- Airtable is a database management tool with an easy-to-use interface. Here, you can, for example, collect all the data about the portfolio projects to manage deals and track pipelines most effectively.
In general, you have plenty of choices here. From super basic services like Trello and Evernote to the VC/PE-focused Savanta Dealflow. By the way, it's possible to streamline your work services with Zapier.
To control the cap table
- Carta is perhaps the most popular tool for capital management. The platform captures transactions involving private company shareholders, employees, auditors, and counsel.
- Pulley offers tons of valuable information for investors: everything about the startup’s equity you are interested in, plus scenario modeling if shares change hands.
Sure, there are alternatives like LTSE Equity. For some out-of-the-box options, there are apps like Public Comps. It can visualize key business metrics through graphs, which is incredibly valuable during the due diligence process.
To sign documents
- DocuSign is essential if you want to avoid chasing down every party, scan, print, and store tons of paperwork.
SignWell, PandaDoc, HelloSign, and dozens of alternative e-signature apps will also do the job.
So, here are great IT tools for every angel to consider in addition to the obvious tools like Zoom or Google Hangout for online meetings, and, of course, the holy trinity of all investors — X (a.k.a. Twitter), LinkedIn, and Facebook.
If you are ready to dive deeper, explore the selection from Altvia, a US-based tech platform for PE&VC. It spans over 200 apps catering to various needs, ranging from CRM for deal flow management to matchmaking platforms. Or do your own search on VCStack.io, probably the largest directory of tools and resources for venture capitalists.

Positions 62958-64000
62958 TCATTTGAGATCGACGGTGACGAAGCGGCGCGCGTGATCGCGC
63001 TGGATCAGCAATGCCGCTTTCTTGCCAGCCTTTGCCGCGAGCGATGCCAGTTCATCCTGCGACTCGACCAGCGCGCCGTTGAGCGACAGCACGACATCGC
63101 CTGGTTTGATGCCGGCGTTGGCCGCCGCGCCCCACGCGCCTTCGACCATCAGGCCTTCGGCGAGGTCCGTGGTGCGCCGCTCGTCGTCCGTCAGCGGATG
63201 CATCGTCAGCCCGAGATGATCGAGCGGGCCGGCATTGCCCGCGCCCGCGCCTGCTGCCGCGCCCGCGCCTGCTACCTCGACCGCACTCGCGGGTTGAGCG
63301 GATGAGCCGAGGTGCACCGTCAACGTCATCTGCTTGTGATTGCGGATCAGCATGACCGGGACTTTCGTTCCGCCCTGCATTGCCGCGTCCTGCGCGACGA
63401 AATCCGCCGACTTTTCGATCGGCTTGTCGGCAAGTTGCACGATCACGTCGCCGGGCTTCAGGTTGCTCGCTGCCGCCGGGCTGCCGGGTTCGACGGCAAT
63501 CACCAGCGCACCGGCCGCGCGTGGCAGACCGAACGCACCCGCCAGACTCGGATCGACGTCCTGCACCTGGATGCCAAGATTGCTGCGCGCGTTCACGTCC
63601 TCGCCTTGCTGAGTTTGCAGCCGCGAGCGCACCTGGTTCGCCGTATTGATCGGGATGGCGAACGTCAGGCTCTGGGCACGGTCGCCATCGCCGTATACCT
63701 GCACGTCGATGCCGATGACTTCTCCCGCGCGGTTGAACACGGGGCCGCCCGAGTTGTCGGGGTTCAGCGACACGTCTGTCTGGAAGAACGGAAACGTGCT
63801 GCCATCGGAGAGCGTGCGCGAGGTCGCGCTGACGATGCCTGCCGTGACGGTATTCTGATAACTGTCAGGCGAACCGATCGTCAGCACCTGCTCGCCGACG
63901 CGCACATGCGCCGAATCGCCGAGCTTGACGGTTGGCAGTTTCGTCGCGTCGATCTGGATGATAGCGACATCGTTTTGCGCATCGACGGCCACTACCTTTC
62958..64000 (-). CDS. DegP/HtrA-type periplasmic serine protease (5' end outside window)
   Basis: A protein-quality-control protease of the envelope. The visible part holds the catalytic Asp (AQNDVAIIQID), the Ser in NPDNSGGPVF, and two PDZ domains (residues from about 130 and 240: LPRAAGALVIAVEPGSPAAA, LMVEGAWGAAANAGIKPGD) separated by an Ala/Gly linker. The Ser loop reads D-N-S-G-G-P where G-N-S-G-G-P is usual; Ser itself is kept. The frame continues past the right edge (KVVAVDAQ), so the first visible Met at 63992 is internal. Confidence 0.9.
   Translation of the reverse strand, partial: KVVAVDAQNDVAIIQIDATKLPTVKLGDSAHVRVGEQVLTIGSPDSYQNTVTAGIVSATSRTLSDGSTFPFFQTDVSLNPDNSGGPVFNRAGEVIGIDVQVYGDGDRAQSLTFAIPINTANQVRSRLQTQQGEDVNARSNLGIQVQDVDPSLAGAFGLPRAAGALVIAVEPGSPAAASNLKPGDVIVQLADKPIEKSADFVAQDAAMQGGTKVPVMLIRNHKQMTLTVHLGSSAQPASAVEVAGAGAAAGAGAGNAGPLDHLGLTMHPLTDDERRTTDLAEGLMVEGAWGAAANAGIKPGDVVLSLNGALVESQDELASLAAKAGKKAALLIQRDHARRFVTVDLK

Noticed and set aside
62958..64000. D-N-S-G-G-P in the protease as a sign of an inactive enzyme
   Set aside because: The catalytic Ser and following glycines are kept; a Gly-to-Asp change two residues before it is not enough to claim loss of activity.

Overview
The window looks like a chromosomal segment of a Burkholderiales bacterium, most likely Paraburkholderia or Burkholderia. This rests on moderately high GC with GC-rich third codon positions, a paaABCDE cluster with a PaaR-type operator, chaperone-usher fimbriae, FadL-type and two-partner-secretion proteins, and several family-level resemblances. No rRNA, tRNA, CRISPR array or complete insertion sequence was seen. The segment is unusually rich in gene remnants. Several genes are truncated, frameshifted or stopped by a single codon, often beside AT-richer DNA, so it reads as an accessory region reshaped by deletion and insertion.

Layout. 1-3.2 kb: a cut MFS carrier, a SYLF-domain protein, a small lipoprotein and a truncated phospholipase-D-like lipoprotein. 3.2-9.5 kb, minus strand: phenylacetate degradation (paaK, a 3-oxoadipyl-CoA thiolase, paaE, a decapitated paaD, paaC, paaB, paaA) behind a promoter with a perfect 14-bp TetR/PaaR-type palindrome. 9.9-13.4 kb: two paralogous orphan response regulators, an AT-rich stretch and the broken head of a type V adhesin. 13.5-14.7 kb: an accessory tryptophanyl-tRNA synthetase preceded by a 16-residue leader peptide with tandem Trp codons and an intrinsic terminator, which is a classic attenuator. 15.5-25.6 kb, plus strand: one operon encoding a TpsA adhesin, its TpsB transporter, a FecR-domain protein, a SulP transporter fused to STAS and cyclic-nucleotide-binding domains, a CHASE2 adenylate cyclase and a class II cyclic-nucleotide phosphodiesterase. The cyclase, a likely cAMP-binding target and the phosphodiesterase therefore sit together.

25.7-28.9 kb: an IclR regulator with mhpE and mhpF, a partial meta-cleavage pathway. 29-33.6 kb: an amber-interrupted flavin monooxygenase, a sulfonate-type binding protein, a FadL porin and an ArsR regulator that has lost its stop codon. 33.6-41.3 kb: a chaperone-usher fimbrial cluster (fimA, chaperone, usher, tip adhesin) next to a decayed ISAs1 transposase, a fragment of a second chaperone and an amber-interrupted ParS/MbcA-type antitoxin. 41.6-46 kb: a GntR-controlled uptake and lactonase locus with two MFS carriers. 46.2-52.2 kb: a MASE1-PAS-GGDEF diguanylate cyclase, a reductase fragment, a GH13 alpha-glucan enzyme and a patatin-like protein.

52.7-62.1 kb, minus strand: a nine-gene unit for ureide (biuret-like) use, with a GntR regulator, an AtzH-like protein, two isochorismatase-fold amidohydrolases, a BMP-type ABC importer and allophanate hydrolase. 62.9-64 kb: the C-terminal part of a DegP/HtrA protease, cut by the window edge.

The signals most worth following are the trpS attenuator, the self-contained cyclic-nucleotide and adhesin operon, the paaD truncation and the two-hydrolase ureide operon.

Of course, all lists will continue to be populated, as tools are constantly emerging — primarily the data-driven kind. They all are poised to significantly enhance and expedite the process of searching and screening startups. In fact, LLM services are already doing it.
To further motivate you to rely on data and technology, consider the following stats:
- Machine learning models have already demonstrated their ability to outperform many human investors. For instance, in terms of accuracy and recall when deal screening, algorithms achieve a level on par with the top human investors (80%), surpassing the performance of the average or median investor by 40% or 33%, respectively.
- An impressive 84% of investors express a desire to rely on data, yet only 1% are actively moving in that direction. With the VC industry’s growing competitiveness and new-appearing obstacles, such as economic crises, it's essential to strive to become part of that tech-savvy 1%.
- By 2025, AI will handle a substantial 75% of startup pitches. Given the speed of machines compared to humans, a vast majority of these pitches will likely go to a very small group of tech enthusiasts, quite possibly that same 1%. So, it's in your best interest to join their ranks.
Cover image: Unsplash